This product is an improvement of the Mil Mi-8 helicopter where it was developed during the Soviet era which its age goes almost at par with the UH-1 Huey Helicopters produced by Bell for the United States in which both produced somewhere in the late 50s and the early 60s. 

Take note that the Mil Mi-8s along with the Mi-171 which is considered a variant of this line of helicopters are some of the most-produced units where these are currently in production and servicing multiple armed forces across the world, with Russia obtaining a bulk in its inventory. Most of the countries obtaining them are lenient on the Russian military ecosystem of assets with several civilian companies operating these helicopters.

For specifications, kindly check this information link here.

While this is being offered to the Philippine Government especially in the improvement of the relations of both Russia and the Philippines in diplomatic areas, it will be less likely for them to end up getting the local Philippine military market, at least in terms on purchasing Combat Utility Helicopters such as the Mil Mi-171. 

It is worth the note that the United States is at a full-throttle implementing CAATSA law that poses sanctions against Russian arms companies especially on huge purchases where it affects other projects that a buying country obtains with the United States. Take Turkey as an example where T-129 "ATAK" helicopters are in danger (at least on this deal with Pakistan), wherein the Philippine Air Force also considers it for its Attack Helicopter Project. (This will be provided in a separate article to be written later on).

Nevertheless, it might be nice for the Russians to just keep on improving relations between two countries in a way that it helps things much vibrant in terms of diplomacy, trade, and development. However, with CAATSA on hand, things will definitely go slim for the Philippines to get its hands on Russian tech such as the Mi-171 combat utility helicopters.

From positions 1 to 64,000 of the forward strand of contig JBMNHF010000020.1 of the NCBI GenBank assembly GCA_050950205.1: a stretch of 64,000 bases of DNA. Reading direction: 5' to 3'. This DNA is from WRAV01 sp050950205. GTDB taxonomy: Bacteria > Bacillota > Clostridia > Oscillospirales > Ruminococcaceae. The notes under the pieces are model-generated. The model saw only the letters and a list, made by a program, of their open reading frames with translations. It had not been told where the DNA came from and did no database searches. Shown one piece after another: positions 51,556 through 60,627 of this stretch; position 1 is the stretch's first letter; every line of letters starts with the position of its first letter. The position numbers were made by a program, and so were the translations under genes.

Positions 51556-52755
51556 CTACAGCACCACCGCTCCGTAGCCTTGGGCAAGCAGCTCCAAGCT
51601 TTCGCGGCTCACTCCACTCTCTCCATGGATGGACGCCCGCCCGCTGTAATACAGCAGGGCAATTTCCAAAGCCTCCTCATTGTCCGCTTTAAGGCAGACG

The Russian Mil Mi-171 is being offered to the Philippines, but it is
less likely to be chosen due to CAATSA, and of course to the sweet
offers that LM-Sikorsky offered on their S-70i Black Hawks.
Image Source
The Philippine Air Force is set to increase its capacity in numbers especially in terms of obtaining Combat Utility Helicopters that is set to augment the Bell 412s and the different variants of Bell UH-1 Hueys that the service branch currently obtains.

Among the candidates presented for this project intended for aerial rotary logistics works, the Lockheed Martin/Sikorsky S-70i Combat Utility Helicopter which will be produced by a Polish Subsidiary is currently leading in a way that the Department of National Defense shows the desire of obtaining these US-developed assets for the Philippine Air Force inventory to have later on. 

With 16 units planned for this project, it is ascertained that the service branch may enjoy the increase in capacity in terms of carrying troops and material needed either in a battlefield or in an area concerned in terms of natural calamities.